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Publication numberUS4961007 A
Publication typeGrant
Application numberUS 07/337,218
Publication dateOct 2, 1990
Filing dateApr 12, 1989
Priority dateDec 8, 1988
Fee statusPaid
Publication number07337218, 337218, US 4961007 A, US 4961007A, US-A-4961007, US4961007 A, US4961007A
InventorsMasaki Kumanoya, Yasuhiro Konishi, Katsumi Dosaka, Takahiro Komatsu, Youichi Tobita
Original AssigneeMitsubishi Denki Kabushiki Kaisha
Export CitationBiBTeX, EndNote, RefMan
External Links: USPTO, USPTO Assignment, Espacenet
Substrate bias potential generator of a semiconductor integrated circuit device and a generating method therefor
US 4961007 A
Abstract
A substrate bias potential generator for biasing a semiconductor substrate to a predetermined potential includes first and second substrate bias generating circuits which operate alternatively according to the potential of the substrate, whereby consumption of power in the substrate bias potential generator is reduced. The alternative operation of the bias generating circuits each activated by a pulse signal train is performed by using a first insulated gate transistor having a gate electrode connected to the semiconductor substrate, a second insulated gate transistor having a gate electrode for receiving the reference potential, an amplifier for differentially amplifying outputs of the first and second insulated gate transistors, an insulated gate transistor for charging an output of the amplifier to a predetermined potential when the amplifier is activated, and a circuit for transmitting the output of the differential amplifier to the first and second bias potential generating circuits. The differential amplifier is activated in response to an activation signal of a pulse train whereby an activation signal corresponding to the pulse train is transmitted to either substrate bias potential generating circuit.
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Claims(17)
What is claimed is:
1. A substrate bias potential generator of a semiconductor integrated circuit device, for applying a predetermined bias potential to a semiconductor substrate having a surface where a semiconductor circuit is formed, comprising:
first and second potential generating means having different current supply capabilities, outputs of said first and second potential generating means being applied to said semiconductor substrate,
means coupled to said semiconductor substrate through an input having a high input impedance, for detecting a potential of said semiconductor substrate through said input, and
means responsive to an output of said semiconductor substrate potential detecting means, for selectively activating either said first or second, not both, potential generating means,
said selective activation means including
means for generating an activation signal,
means for generating a reference potential, and
comparing means for comparing the output of said substrate potential detecting means and the output of said reference potential generating means,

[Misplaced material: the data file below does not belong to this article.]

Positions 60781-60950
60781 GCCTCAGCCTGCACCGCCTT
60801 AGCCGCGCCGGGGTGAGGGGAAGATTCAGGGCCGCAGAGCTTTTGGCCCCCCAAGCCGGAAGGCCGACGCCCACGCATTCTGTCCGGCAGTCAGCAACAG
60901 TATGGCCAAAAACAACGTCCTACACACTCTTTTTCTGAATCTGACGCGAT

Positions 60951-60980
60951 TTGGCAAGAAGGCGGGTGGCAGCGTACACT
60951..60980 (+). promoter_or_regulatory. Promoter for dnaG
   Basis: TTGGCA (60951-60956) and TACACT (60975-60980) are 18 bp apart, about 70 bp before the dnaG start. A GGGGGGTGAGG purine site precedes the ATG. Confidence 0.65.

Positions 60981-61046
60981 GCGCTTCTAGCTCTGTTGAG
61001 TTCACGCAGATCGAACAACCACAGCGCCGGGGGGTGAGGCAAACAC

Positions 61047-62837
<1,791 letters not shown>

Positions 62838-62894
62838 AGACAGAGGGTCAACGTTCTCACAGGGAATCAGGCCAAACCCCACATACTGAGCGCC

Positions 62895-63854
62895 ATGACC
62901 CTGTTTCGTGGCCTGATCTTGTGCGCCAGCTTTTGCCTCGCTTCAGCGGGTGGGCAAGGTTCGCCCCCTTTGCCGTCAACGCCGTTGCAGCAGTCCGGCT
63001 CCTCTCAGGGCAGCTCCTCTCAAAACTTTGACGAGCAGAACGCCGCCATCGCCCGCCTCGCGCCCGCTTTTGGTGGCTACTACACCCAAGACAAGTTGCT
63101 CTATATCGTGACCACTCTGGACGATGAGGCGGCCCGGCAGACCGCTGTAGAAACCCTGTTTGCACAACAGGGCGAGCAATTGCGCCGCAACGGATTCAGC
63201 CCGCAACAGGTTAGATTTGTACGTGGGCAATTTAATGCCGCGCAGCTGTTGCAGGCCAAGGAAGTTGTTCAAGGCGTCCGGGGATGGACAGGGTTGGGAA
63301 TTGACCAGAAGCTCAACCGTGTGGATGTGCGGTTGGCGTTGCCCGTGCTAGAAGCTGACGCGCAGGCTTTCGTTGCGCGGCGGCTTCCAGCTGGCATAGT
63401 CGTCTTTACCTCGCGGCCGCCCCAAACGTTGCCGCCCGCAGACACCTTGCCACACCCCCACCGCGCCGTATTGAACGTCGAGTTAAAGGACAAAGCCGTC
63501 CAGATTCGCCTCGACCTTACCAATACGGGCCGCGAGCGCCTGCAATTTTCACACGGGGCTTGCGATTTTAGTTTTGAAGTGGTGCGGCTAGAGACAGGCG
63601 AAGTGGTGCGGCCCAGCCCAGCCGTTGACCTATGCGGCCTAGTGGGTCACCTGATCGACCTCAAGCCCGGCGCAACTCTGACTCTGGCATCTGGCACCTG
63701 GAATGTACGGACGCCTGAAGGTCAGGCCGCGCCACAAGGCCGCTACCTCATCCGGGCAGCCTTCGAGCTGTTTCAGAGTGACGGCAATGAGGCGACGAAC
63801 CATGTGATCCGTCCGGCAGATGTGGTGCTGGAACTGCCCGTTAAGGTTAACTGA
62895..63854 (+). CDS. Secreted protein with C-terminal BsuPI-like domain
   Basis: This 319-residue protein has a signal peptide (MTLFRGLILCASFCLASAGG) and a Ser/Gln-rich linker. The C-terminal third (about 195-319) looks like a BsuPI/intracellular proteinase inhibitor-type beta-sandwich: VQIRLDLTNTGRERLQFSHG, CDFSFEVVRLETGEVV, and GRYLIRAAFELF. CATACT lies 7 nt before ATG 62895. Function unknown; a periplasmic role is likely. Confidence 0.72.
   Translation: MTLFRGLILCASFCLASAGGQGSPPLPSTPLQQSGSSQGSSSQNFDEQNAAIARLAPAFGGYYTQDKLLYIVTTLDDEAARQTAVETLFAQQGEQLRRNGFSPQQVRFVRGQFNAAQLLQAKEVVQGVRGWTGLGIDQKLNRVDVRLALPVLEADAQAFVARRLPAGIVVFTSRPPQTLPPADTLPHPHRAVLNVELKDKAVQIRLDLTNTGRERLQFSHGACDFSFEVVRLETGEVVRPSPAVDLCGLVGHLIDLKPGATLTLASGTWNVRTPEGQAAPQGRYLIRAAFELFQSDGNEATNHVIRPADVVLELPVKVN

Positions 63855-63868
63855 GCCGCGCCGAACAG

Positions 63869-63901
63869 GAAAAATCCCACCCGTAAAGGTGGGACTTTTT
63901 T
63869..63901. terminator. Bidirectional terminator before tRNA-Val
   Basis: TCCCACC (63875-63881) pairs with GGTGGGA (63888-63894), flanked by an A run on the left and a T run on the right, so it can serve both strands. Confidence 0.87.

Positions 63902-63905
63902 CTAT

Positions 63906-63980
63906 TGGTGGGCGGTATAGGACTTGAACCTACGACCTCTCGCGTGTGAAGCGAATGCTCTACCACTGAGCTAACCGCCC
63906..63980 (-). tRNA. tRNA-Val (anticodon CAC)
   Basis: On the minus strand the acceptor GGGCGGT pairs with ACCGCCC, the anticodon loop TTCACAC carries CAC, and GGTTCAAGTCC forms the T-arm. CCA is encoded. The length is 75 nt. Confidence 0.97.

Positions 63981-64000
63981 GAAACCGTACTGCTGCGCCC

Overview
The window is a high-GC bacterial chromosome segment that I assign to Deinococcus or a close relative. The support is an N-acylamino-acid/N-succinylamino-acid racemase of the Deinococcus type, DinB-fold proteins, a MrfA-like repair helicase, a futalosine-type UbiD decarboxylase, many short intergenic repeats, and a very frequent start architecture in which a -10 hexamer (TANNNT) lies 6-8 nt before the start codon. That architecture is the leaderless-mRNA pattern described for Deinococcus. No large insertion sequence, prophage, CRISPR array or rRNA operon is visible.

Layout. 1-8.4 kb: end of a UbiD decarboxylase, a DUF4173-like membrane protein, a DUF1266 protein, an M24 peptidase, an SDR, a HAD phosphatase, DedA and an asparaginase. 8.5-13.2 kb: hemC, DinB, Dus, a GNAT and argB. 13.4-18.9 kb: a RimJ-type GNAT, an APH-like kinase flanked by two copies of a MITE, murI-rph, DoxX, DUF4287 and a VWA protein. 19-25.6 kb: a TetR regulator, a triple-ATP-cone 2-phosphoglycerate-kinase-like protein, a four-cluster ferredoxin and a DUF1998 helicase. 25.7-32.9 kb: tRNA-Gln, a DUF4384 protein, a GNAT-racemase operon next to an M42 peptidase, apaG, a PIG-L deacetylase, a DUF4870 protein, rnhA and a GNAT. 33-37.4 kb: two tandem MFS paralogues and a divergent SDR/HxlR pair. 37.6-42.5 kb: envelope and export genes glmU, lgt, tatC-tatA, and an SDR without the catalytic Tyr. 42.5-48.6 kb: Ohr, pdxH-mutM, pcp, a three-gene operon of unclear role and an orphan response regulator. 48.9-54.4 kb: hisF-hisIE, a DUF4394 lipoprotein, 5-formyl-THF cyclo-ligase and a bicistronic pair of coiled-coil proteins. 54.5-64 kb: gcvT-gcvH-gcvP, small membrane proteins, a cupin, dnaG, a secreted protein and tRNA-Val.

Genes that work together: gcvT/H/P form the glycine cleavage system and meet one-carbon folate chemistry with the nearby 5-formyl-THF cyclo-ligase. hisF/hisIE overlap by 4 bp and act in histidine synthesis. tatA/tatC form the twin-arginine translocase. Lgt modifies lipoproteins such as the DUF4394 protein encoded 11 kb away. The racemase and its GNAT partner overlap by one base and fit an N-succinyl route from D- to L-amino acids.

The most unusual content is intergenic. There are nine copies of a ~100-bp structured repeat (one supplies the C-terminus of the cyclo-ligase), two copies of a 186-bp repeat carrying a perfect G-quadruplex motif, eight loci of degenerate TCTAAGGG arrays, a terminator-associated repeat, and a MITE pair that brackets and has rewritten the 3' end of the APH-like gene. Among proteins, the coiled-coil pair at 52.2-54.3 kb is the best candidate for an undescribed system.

said comparing means including means for transmitting an output of said activation signal generating means to either said first or second potential generating means, thereby activating only one of said first and second potential generating means.
2. A substrate bias potential generator in accordance with claim 1, wherein
said transmitting means transmits said activation signal to a potential generating means having the larger current supply capability of said first and second potential generating means when the output of said comparing means indicates that an absolute value of the potential of said semiconductor substrate is smaller than an absolute value of said reference potential.
3. A substrate bias potential generator in accordance with claim 1, wherein
said activation signal is a signal of a sequence of pulses,
said substrate potential detecting means includes a first insulated gate field effect transistor having a gate electrode connected to said semiconductor substrate,
said comparing means includes
a first node connected to said first potential generating means,
a second node connected to said second potential generating means,
a second insulated gate field effect transistor having a gate electrode for receiving an output of said reference potential generating means,
differential amplifying means coupled to said first and second nodes, for differentially amplifying potentials at said first and second nodes,
means for activating said differential amplifying means in response to said activation signal, and
means for controlling connection/disconnection of said first and second nodes to or from said first and second insulated gate field effect transistors in response to said activation signal, said controlling means electrically separating said first and second nodes from said first and second insulated gate field effect transistors when said differential amplifying means is activated, and connecting said first and second nodes to said first and second insulated gate field effect transistors when said differential amplifying means is not activated.
4. A substrate bias potential generator in accordance with claim 3, wherein